552.4424 ,  554.2249 ,  556.00745,  557.7899 ,  559.57245,
561.355  ,  563.13745,  564.92   ,  566.7025 ,  568.485  ,
570.2675 ,  572.05005,  573.8325 ,  575.61505,  577.4062 ,
579.2052 ,  581.0043 ,  582.8033 ,  584.6023 ,  586.4013 ,
588.2003 ,  589.9994 ,  591.7984 ,  593.5974 ,  595.3964 ,
597.19543,  598.9945 ,  600.7935 ,  602.5925 ,  604.39154,
606.19055,  607.9896 ,  609.78864,  611.58765,  613.3962 ,
615.25714,  617.11804,  618.979  ,  620.8399 ,  622.70087,
624.5618 ,  626.4227 ,  628.2837 ,  630.1446 ,  632.00555,
633.86646,  635.7274 ,  637.5883 ,  639.4493 ,  641.31024,
643.17114,  645.0321 ,  646.893  ,  648.75397,  650.61487,
652.5749 ,  654.5495 ,  656.5242 ,  658.4988 ,  660.47345,
662.4481 ,  664.4227 ,  666.3974 ,  668.3721 ,  670.3467 ,
672.32135,  674.296  ,  676.2706 ,  678.2453 ,  680.22   ,
682.1946 ,  684.16925,  686.1439 ,  688.1185 ,  690.1303 ,
692.28436,  694.4385 ,  696.5925 ,  698.7466 ,  700.9007 ,
703.05475,  705.20886,  707.3629 ,  709.517  ,  711.6711 ,
713.8252 ,  715.97925,  718.13336,  720.2874 ,  722.4415 ,
724.5956 ,  726.7497 ,  728.90375,  731.23584,  733.652  ,
736.0682 ,  738.4844 ,  740.9005 ,  743.3167 ,  745.73285,
748.14905,  750.56525,  752.9814 ,  755.3976 ,  757.8138 ,
760.2299 ,  762.6461 ,  765.06226,  767.47845,  769.89465,
772.5761 ,  775.3638 ,  778.15137,  780.93896,  783.7266 ,
786.5142 ,  789.3019 ,  792.0895 ,  794.87714,  797.66473,
800.45233,  803.24   ,  806.0276 ,  808.81525,  811.60284,
814.72095,  818.0409 ,  821.36084,  824.68085,  828.0008 ,
831.32074,  834.6407 ,  837.9607 ,  841.28064,  844.6006 ,
847.92053,  851.24054,  854.5605 ,  858.3554 ,  862.4462 ,
866.5371 ,  870.6279 ,  874.7188 ,  878.8097 ,  882.9005 ,
886.9914 ,  891.0823 ,  895.1731 ,  899.264  ,  904.2431 ,
909.4625 ,  914.682  ,  919.9014 ,  925.12085,  930.3403 ,
935.55975,  940.7792 ,  946.12854,  953.02783,  959.9272 ,
966.8265 ,  973.72577,  980.6251 ,  987.5244 ,  995.2211 ,
1004.6629 , 1014.10474, 1023.5466 , 1032.9884 , 1043.3538 ,
1056.6708 , 1069.9878 , 1083.3048 , 1099.7661 , 1118.9015 ,
1138.0369 , 1164.511  , 1191.8623 , 1228.8461 , 1270.1136 ,
1315.4075 , 1361.5223 , 1403.8291 , 1448.64   , 1448.64   ,
1448.64   , 1448.64   , 1448.64   , 1448.64   , 1448.64   ,
1448.64   , 1448.64   , 1448.64   , 1448.64   , 1448.64   ,
1448.64   , 1448.64   , 1448.64   , 1448.64   , 1448.64   ,
1448.64   , 1448.64   , 1448.64   , 1448.64   , 1448.64   ,
1448.64   , 1448.64   ], dtype=float32)
Coordinates:
Depth      float32 2998.3677
XC         float32 810000.0
YC         float32 1010000.0
rA         float32 400000000.0
* regridded  (regridded) float64 6.056 2.99 2.98 2.97 ... 0.62 0.61 0.6 0.5969

``````

And now we can use these cell bounding values exactly like we did before.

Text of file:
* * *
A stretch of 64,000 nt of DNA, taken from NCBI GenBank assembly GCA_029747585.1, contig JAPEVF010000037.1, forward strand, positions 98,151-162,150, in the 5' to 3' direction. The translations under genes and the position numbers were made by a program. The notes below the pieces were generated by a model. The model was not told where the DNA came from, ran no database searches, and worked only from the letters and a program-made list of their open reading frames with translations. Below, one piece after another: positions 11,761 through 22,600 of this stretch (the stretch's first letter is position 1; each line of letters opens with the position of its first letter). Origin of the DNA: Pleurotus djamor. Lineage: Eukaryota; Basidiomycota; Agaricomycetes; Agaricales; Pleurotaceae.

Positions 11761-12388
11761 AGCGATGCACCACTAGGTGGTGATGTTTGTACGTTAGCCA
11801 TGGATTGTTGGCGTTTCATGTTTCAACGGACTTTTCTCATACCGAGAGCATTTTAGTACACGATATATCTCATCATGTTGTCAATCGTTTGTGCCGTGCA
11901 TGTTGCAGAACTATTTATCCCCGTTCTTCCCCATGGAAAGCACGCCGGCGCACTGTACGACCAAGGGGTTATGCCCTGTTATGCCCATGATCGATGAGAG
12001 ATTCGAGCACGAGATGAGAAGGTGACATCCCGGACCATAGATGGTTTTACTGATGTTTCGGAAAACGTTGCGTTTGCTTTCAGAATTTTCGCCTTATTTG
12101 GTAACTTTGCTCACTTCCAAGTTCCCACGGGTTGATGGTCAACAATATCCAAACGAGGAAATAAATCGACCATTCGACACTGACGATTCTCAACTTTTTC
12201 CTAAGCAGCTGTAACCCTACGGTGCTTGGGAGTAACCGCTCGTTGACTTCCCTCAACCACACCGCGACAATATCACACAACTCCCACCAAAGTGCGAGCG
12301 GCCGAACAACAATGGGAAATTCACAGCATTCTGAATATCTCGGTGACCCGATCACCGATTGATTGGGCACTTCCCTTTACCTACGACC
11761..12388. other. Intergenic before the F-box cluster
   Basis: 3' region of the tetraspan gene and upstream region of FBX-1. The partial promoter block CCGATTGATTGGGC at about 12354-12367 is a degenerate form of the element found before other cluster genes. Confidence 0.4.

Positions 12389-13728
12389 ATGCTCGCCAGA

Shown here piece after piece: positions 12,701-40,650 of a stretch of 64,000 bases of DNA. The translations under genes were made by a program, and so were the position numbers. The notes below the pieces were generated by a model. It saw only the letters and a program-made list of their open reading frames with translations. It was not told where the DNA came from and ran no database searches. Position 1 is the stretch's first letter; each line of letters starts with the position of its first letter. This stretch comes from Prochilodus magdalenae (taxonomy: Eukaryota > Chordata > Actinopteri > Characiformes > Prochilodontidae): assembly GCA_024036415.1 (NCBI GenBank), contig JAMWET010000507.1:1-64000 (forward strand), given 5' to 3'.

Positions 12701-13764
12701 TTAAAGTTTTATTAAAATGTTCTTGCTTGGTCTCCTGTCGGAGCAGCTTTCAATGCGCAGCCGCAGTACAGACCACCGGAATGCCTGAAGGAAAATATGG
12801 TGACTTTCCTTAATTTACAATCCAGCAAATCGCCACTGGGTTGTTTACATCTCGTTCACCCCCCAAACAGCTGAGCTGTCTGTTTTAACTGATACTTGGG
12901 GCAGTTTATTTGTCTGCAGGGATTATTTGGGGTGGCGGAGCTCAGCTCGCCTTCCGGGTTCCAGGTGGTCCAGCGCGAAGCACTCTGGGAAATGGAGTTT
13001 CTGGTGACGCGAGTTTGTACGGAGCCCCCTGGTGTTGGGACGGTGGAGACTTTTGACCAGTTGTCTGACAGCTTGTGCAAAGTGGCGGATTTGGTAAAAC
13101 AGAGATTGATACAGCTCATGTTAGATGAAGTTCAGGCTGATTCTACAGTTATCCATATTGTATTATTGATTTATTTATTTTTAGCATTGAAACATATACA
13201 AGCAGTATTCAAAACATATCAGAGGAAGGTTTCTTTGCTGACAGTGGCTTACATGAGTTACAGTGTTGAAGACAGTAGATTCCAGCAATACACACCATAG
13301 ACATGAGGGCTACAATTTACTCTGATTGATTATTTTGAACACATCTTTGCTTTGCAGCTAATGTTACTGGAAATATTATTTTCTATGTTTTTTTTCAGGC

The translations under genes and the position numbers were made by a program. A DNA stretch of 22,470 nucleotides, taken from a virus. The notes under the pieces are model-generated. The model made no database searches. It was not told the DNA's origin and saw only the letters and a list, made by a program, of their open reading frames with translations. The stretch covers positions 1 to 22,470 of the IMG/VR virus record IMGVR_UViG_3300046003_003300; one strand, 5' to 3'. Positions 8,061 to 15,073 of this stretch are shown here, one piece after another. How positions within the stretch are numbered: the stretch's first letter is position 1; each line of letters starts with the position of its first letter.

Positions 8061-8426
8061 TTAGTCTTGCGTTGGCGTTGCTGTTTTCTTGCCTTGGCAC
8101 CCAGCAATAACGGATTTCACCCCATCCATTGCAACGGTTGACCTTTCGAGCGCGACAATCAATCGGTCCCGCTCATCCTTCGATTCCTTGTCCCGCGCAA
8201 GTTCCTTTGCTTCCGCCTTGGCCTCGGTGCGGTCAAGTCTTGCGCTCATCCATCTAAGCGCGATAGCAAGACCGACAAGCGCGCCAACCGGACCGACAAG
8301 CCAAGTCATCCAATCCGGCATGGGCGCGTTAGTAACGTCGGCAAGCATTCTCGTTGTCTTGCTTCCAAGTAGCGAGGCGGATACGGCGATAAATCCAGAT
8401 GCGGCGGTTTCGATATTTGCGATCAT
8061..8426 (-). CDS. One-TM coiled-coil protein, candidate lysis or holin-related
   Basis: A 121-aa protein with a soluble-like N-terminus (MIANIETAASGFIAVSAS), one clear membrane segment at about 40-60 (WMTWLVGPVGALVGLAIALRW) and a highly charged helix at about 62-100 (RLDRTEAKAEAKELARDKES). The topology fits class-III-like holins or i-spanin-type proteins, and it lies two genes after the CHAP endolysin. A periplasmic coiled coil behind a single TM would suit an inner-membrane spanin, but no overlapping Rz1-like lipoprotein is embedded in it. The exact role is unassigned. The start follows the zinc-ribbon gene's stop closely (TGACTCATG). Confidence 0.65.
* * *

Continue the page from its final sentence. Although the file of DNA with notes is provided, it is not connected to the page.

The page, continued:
``````

In [20]:

# now we can remap the tracer data again (at the moment the depth dimensions have to be explicitly defined).
ds_temp_cons = conservative_remap(ds.PTRACER01,bounds_original, z_temp_bounds,
z_dim='Z', z_bnd_dim='Zp1', z_bnd_dim_target='regridded', mask=True) # the associated depth dimensions for each array
# # replace the new depth dimension values with the appropriate depth (here the middle of the temperature cell bounds)
t_vals = z_temp_bounds.coords['regridded'].data
t_vals = 0.5 * (t_vals[1:] + t_vals[0:-1])

ds_temp_cons.coords['remapped'] = xr.DataArray(t_vals, coords=[('remapped', t_vals)])

``````
``````

/Users/juliusbusecke/miniconda/envs/test_env_xarrayutils/lib/python3.6/site-packages/xarray/core/computation.py:1188: FutureWarning: This DataArray contains multi-dimensional coordinates. In the future, these coordinates will be transposed as well unless you specify transpose_coords=False.
return result.transpose(*[d for d in all_dims if d in result.dims])

``````
``````

In [21]:

plt.figure(figsize=[20,5])
plt.subplot(1,3,1)
ds_temp_linear.sel(remapped=2, method='nearest').plot(robust=True)
plt.subplot(1,3,2)
ds_temp_cons.sel(remapped=2, method='nearest').plot(robust=True)
plt.subplot(1,3,3)
(ds_temp_cons.sel(remapped=2, method='nearest')-ds_temp_linear.sel(remapped=2, method='nearest')).plot(robust=True)

``````
``````

/Users/juliusbusecke/miniconda/envs/test_env_xarrayutils/lib/python3.6/site-packages/dask/core.py:119: RuntimeWarning: invalid value encountered in true_divide
return func(*args2)
/Users/juliusbusecke/miniconda/envs/test_env_xarrayutils/lib/python3.6/site-packages/dask/core.py:119: RuntimeWarning: invalid value encountered in true_divide
return func(*args2)

Out[21]:

``````

And most importantly, the vertical tracer content is again conserved:

``````

In [22]:

dz_remapped = z_temp_bounds.diff('regridded').rename({'regridded':'remapped'})
dz_remapped.coords['remapped'] = ds_temp_cons.coords['remapped']

tracer_intz_remapped_temp = (ds_temp_cons*dz_remapped).sum('remapped')

xr.testing.assert_allclose(tracer_intz_original, tracer_intz_remapped_temp)

``````

``````

In [ ]:

``````